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Bill Thompson’s Vision of a Digital Future for the Arts

For those who were unable to attend the AmbITion North East road show, below is an excerpt from Bill Thompson’s fascinating key note address on a digital future for the arts.

Read more at the AmbITion Roadshow live blog:

Next up Bill Thompson from the BBC:

In his own words, “a digital refugee who would not like to be sent back to ‘analogue jail’”.

Used to work for an IT firm that basically consulted with businesses on using ‘green screen’ technology, old style computers!

Combined computing power in the room can dwarft that of a country. He wasn’t joking… visited Hungary a while back and was shown the country’s 64k internet connection.

Being connected like air for most.

It is not stopping, the speed at which innovation happens, surprises even him.

Talked about Microsoft’s touchscreen mapping device which shows where the fingers are on the back. Wish I knew what it was….

Plastic Logic’s flexible electronic reader. Flexible electronic paper.

iPhone, iPod Touch a result of 5 year research. Similarly, electronic paper technology may not be in the shops at Christmas but they are coming. We have proven it is possible.

Research that shows that it is possible to store one bit per atom. Store entire visual field of a person, storing every second of a person’s life on 60kg!

Contact lens that gives you an overlay on your visual field, image of a ‘contact lens’ with a circuit board etched into it…

Forget 3D cinema, this is augmented reality.

Other work, direct neural interfaces. Nerve cells like silicon! You can develop systems where nerves merge with silicon and you can control things directly.

Feels it is a one way process. Doesn’t think we will be able to upload thoughts onto memory, however we may well be able to control cars, laptops by thinking.

Rich, nerdy, ’stupid’ friends, will be able to try it out first! BBC website shows this happening already – Bionic eye gives blind man sight.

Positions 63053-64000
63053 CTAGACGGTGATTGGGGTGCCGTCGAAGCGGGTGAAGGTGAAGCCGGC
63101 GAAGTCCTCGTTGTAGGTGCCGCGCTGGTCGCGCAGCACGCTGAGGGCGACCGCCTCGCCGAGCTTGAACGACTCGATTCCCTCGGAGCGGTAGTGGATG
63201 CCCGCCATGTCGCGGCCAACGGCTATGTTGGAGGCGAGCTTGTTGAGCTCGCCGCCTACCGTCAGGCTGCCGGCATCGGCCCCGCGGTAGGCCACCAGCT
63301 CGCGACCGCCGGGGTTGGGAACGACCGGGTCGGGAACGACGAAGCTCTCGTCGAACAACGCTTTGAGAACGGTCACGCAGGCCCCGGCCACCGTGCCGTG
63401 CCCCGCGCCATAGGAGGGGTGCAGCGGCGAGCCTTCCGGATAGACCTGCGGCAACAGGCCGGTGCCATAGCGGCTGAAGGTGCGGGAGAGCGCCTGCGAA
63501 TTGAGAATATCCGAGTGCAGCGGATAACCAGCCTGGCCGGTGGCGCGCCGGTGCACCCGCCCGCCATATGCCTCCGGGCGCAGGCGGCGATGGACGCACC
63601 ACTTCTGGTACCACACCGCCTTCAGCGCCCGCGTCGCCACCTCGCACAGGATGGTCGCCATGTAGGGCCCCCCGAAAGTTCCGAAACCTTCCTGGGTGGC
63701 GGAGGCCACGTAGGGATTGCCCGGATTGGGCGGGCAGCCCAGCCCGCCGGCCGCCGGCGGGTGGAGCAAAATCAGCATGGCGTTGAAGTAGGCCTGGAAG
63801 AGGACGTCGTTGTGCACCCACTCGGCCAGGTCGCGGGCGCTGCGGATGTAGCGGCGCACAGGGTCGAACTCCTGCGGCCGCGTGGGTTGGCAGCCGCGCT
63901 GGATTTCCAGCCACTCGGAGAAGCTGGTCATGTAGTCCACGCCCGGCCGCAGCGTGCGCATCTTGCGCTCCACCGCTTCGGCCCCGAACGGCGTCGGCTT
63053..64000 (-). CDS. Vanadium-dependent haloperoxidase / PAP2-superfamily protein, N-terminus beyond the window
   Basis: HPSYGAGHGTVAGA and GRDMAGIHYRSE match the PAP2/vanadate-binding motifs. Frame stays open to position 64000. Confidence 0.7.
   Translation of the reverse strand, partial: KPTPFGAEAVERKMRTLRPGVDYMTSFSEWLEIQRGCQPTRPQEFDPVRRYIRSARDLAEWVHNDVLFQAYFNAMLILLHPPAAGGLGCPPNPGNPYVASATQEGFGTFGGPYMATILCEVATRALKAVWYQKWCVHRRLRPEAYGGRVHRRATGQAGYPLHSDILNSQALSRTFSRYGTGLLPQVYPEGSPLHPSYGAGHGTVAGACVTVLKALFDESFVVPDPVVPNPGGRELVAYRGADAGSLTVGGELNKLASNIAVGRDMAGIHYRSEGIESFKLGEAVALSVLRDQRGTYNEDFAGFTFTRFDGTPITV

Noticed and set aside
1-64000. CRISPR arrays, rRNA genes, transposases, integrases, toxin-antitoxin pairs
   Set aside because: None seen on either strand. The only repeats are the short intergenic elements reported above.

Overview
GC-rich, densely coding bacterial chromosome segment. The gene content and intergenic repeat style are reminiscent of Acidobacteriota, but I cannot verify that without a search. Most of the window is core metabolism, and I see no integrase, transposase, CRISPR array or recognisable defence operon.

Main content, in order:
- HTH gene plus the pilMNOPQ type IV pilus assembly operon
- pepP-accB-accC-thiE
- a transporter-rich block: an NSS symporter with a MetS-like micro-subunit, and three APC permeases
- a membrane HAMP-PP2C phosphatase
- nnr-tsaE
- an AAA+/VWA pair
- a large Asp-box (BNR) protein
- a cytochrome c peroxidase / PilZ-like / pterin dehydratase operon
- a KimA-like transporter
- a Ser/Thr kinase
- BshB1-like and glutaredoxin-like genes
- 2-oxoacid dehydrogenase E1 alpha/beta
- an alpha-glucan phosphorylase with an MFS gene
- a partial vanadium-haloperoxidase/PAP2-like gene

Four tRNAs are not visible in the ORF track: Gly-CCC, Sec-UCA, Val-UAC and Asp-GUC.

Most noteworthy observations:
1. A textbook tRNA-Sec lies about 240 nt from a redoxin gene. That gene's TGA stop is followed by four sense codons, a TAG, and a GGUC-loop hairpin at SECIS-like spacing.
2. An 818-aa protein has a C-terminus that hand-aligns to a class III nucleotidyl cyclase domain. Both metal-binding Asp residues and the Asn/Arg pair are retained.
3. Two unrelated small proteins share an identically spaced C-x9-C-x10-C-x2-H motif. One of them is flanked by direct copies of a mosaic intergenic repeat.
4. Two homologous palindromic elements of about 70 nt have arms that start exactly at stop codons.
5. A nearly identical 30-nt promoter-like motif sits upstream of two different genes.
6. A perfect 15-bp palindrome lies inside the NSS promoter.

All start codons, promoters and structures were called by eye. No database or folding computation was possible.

Examples: Cambidge Film Festival (of which he is trustee), Secret Heart film, Pilot Theatre on Second Life.

Other organisations pushing the boundaries: Tyneside Cinema, Cornerhouse, Manchester.

It’s about finding out what you can do within your remit as an organisation using digital.

Lovely pic of Tom Watson, cabinet officer for information, on a Segway! His Power of Information TaskForce now liberates online mapping applications for Ordinance Map information.

Digital Britian report a start, though he (Thompson) would argue for universal access at 2Mb for all (a fiftieth of the average speeds in South Korea).

Still discussing Digital Britain Report – ITV’s job cuts announcement yesterday showing that cultural practice that is dependent on broadcasters is on shaky ground.

“‘Maybe we should aim for being paid for content on YouTube”.

Bill shares his Facebook profile. “I’ve known about Christian (@documentally) for a while but I’m meeting him for the first time today”.

Know him from his online interactions, know about his gran.

Now onto Newcastle’s Bigg Market. It’s a place responsible for the moral decline of the country at this difficult time, because of text messages.

He is joking…

Making the point that when he used to go out in his youth, the only way his friends could communicate the next pub they would be going to would be by telling the landlord.

Text messages make Just In Time Drinking possible. Show that the effects of technology can be very unpredictable. We have to wait to see what happens.

When it comes to the cultural sector in particular, it is difficult to see the difference between the impact of the technology and the impact it has on our lives. Sometimes, that change happens whether or not we take the laptop or computer.

Press freedom is harder to repress even as the technology makes surveillance easier.

The environment within artistic development happens is so different from what it was 50 years ago is working in a different world and therefore must operate in a different way.